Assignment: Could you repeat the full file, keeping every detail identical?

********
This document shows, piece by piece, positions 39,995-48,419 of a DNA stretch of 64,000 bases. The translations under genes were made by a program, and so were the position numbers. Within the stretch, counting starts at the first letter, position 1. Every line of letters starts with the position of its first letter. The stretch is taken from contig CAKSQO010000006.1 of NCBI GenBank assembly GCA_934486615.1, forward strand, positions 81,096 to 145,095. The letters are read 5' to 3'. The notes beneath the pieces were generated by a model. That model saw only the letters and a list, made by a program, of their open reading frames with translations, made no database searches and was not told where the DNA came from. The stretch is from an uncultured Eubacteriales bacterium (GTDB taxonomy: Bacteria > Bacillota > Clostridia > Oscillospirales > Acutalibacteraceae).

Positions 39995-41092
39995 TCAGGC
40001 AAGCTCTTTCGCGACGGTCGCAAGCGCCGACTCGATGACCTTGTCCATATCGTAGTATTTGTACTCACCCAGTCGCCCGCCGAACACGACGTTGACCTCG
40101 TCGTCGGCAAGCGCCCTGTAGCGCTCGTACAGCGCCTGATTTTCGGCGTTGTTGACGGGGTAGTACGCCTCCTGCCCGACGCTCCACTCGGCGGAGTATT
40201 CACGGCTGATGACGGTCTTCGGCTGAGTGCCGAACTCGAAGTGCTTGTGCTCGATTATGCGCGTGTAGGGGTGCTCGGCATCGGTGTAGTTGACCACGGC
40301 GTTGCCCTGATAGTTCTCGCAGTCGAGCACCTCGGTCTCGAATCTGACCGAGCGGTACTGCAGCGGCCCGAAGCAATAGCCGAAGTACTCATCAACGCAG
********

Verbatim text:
This document shows, piece by piece, positions 39,995-48,419 of a DNA stretch of 64,000 bases. The translations under genes were made by a program, and so were the position numbers. Within the stretch, counting starts at the first letter, position 1. Every line of letters starts with the position of its first letter. The stretch is taken from contig CAKSQO010000006.1 of NCBI GenBank assembly GCA_934486615.1, forward strand, positions 81,096 to 145,095. The letters are read 5' to 3'. The notes beneath the pieces were generated by a model. That model saw only the letters and a list, made by a program, of their open reading frames with translations, made no database searches and was not told where the DNA came from. The stretch is from an uncultured Eubacteriales bacterium (GTDB taxonomy: Bacteria > Bacillota > Clostridia > Oscillospirales > Acutalibacteraceae).

Positions 39995-41092
39995 TCAGGC
40001 AAGCTCTTTCGCGACGGTCGCAAGCGCCGACTCGATGACCTTGTCCATATCGTAGTATTTGTACTCACCCAGTCGCCCGCCGAACACGACGTTGACCTCG
40101 TCGTCGGCAAGCGCCCTGTAGCGCTCGTACAGCGCCTGATTTTCGGCGTTGTTGACGGGGTAGTACGCCTCCTGCCCGACGCTCCACTCGGCGGAGTATT
40201 CACGGCTGATGACGGTCTTCGGCTGAGTGCCGAACTCGAAGTGCTTGTGCTCGATTATGCGCGTGTAGGGGTGCTCGGCATCGGTGTAGTTGACCACGGC
40301 GTTGCCCTGATAGTTCTCGCAGTCGAGCACCTCGGTCTCGAATCTGACCGAGCGGTACTGCAGCGGCCCGAAGCAATAGCCGAAGTACTCATCAACGCAG